Second, although the public acknowledges high trust levels for nurses, the frequent mental model is that of us in an assistive-only role, primarily to physicians and also to other disciplines absent in off-shifts and on weekends. Nurse leaders must influence all nurses to give voice to and act on our unique role as the singular health discipline who addresses care both holistically and contextually. This lens of holistic care is not uniform in the education of other health disciplines, nor does discipline-specific education ensure a comprehensive knowledge of the patient in the context of family and community. A recent nurse leader told me that other nonnurse colleagues tell her that she "thinks differently"; I pointed out that she links her decisions through a nursing lens. To her, decisions are not just economic, disease-oriented, or political compromises but rather encompass a much broader set of outcomes. We must publicly give voice to the value of this perspective and use hardwiring as a team asset, whether providing direct care or in other roles.
Finally, nursing has a long history of becoming distracted by siloed self-interests or becoming derailed by the agenda of other health disciplines. The IOM report offers a framework for unifying nursing for the public's good, as unprecedented demographic shifts occur in an era of rampant chronic care issues, influenced with life-sustaining technologies. The IOM report (1) outlines that we must embrace and lead the science tied to care management and clinical knowledge integration. This is our heritage; it needs voice, and it means ongoing professional development and role expansion for nursing.
To some, the Future of Nursing report may contain what seemed obviously apparent. Leaders should assist others in interpreting that the report was written for ease of public interpretation, that it is evidence-based, and that it endured the scientific scrutiny of IOM review teams for validity and reliability. Further, it was written from the vantage point of the public's vision and need for nursing, not from our self interests. Each recommendation is rich with opportunity and requires change agent expertise for implementation. For instance, at the institutional level, getting the scope of practice for nurses expanded is influenced by human resource and risk management personnel, and politics aligned with professional turf, all which could undermine the capacity of expert nurses to bring their full set of abilities to the forefront.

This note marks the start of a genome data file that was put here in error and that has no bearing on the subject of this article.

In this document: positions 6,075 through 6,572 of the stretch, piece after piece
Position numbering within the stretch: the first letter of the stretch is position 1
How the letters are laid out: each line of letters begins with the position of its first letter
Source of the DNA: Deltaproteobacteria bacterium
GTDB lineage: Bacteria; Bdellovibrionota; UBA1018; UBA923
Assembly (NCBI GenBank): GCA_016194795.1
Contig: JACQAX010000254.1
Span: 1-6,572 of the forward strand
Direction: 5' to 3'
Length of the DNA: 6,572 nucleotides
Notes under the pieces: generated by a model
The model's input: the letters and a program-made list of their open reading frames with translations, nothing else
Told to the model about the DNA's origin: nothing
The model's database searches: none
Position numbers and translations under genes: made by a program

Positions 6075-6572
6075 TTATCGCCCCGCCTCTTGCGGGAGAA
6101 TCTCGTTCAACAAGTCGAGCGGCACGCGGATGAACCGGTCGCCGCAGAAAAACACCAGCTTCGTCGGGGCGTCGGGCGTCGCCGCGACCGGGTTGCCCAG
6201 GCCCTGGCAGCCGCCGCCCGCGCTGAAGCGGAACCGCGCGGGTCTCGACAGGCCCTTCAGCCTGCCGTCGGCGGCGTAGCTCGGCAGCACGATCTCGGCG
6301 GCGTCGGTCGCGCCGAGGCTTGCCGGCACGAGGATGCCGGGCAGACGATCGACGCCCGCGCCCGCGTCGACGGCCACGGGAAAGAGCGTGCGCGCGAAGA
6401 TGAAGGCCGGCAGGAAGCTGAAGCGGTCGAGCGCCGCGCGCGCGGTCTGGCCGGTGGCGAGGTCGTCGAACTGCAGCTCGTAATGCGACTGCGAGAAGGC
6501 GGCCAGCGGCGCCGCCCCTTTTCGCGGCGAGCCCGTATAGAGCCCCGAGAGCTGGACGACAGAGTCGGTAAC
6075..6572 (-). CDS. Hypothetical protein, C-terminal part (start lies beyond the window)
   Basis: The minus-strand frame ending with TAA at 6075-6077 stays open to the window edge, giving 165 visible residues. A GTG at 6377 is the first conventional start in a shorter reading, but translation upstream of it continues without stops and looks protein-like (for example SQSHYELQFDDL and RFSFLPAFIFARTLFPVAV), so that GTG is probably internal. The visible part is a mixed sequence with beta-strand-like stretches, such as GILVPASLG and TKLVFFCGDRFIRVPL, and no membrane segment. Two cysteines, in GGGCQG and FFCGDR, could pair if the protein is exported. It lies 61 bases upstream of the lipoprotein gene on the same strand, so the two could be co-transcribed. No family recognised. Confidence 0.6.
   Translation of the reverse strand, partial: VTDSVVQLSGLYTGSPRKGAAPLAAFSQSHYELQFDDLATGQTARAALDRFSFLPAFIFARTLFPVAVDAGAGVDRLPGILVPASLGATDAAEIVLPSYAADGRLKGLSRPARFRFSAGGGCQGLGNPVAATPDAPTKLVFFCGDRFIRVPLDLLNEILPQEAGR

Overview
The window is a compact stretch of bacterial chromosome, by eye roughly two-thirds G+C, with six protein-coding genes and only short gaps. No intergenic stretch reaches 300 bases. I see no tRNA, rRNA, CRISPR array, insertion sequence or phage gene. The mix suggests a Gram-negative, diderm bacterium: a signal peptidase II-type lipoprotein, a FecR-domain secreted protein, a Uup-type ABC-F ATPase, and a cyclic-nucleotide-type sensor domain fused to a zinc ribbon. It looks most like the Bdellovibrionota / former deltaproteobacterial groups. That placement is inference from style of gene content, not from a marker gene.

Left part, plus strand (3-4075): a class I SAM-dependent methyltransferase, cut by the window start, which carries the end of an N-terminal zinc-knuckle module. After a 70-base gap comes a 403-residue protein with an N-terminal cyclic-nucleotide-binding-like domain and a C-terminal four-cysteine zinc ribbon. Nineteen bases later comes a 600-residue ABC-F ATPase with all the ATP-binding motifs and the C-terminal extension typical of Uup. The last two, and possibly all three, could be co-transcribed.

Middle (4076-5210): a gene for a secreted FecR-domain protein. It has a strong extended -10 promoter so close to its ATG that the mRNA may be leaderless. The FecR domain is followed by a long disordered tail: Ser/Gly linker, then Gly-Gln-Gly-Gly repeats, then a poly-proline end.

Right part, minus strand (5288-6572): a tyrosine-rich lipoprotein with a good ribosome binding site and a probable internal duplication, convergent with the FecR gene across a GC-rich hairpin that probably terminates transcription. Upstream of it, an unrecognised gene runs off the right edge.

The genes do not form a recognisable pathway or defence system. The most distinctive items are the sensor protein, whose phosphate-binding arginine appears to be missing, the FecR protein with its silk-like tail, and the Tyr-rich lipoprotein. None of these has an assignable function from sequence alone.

To each reader of JONA; You are leaders with the capacity for creating work environments, adding to empirical research, improving quality and safety, and shaping care models to recast nursing in light of current demands and future needs. Use the IOM report (1) as a strategic and operational guide for change in your realm and beyond. By doing so, we will span boundaries and give voice to human needs.
1. Robert Woods Johnson Foundation/Institute of Medicine. The Future of Nursing: Leading Change, Advancing Health. Washington, DC: National Academies Press; 2010. Available at http://thefutureofnursing.org/sites/default/files/Future%20of%20Nursing%20Report. Accessed January 23, 2012. [Context Link]